Various body parts, including the head, the arms and hands, the torso, the hips, and the legs, play different roles in tango. Dancers need to understand the function of each body part and properly allocate the attention in order to use the body parts in a controlled and coordinate fashion in the dance. Incorrect use of the body parts is a common problem in tango.
In close embrace, the woman may rest her head on the man's temple, cheek or chin depending on her height. It's fine if she chooses not to do that, but if she does, then the touch of the head must be gentle and comfortable. Some women prop their head against the man's head in order to prevent their breats from touching his chest. Beginners tend to draw support from the head when doing steps. Such practices reflect a misunderstanding of the function of the head. The touch of the head is a sign of intimacy and must be very tender. Dancers need to dissociate the head from the body and not use it against the partner to avoid the chest contact or to assist the movement of the body, as both are uncomfortable.
The functions of the arms and hands are more complicated. Arms and hands can be used to hold the partner to form an intimate and cozy embrace. They can also be used to support, protect and sooth the partner. These are the correct uses of the arms and hands. Arms and hands can also be used to convey intentions and to fight. Some people hence use them to coerce or resist the partner, wrestle with the partner, prop against the partner to avoid the chest contact, hold on to the partner for balance and stability, or grab the partner to assist the movement of the body. These are the misuses of the arms and hands. Beginners need to rid the habit of using the arms and hands. Tango is led and followed with the torso. Arms and hands should be used only to form a snug embrace, not as tools to lead and follow, to maintain balance and stability, or to assist the movement of the body, let alone to resist or fight with the partner. The touch of the arms and hands should be gentle and weightless. Dancers need to dissociate the arms and hands from the body and not use them as weapons or movement aids.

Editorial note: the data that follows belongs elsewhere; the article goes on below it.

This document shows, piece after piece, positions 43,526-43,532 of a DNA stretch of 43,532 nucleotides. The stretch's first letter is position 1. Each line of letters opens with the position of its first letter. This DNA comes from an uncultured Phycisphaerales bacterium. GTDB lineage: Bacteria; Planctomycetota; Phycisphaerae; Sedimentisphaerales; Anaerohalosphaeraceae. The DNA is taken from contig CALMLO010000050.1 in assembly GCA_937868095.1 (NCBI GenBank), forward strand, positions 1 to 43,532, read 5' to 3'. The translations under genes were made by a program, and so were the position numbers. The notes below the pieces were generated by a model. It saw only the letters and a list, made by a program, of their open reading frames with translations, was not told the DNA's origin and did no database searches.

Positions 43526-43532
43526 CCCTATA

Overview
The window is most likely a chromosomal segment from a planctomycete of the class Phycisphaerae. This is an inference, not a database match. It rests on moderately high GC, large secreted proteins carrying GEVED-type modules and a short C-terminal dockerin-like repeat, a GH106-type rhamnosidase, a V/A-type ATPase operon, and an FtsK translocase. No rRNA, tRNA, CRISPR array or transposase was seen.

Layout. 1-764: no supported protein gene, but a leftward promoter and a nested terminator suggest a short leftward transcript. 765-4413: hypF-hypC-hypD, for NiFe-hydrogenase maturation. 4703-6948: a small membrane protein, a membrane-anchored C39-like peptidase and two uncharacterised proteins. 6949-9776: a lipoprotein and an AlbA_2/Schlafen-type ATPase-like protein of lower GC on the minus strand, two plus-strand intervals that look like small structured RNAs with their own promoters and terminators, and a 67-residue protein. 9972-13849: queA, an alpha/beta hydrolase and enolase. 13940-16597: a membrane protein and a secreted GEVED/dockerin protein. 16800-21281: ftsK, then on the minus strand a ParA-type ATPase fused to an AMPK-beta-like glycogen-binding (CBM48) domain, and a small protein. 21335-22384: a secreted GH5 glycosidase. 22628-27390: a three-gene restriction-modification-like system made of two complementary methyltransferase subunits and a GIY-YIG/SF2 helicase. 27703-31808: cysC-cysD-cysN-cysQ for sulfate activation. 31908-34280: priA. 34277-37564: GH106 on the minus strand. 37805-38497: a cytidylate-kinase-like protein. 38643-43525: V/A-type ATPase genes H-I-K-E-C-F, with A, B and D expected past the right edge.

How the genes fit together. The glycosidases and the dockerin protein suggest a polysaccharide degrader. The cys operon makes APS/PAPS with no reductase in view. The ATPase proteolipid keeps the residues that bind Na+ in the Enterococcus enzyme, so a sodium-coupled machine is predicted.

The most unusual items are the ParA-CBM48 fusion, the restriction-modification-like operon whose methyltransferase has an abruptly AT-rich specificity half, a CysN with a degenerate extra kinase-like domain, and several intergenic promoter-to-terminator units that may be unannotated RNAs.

The torso is the nerve center or command center in tango. The distinct look and feel of tango are the result of the tango embrace in which the dancers use their torsos to form the connection, to communicate their intentions and feelings, and to bring on the movements of their hips and legs. (See The Fourteenth Pitfall of a Tanguera.) This embrace through direct torso-to-torso contact is what makes tango an intimate, soulful and comforting dance. Unfortunately, the function of the torso is overlooked by many action-oriented dancers who use an open dance hold to replace the embrace, putting the torso to petty use under the command of the arms and hands. As a result, they changed tango from a feeling-oriented dance to a movement-oriented dance. (See Social Tango and Performance Tango.)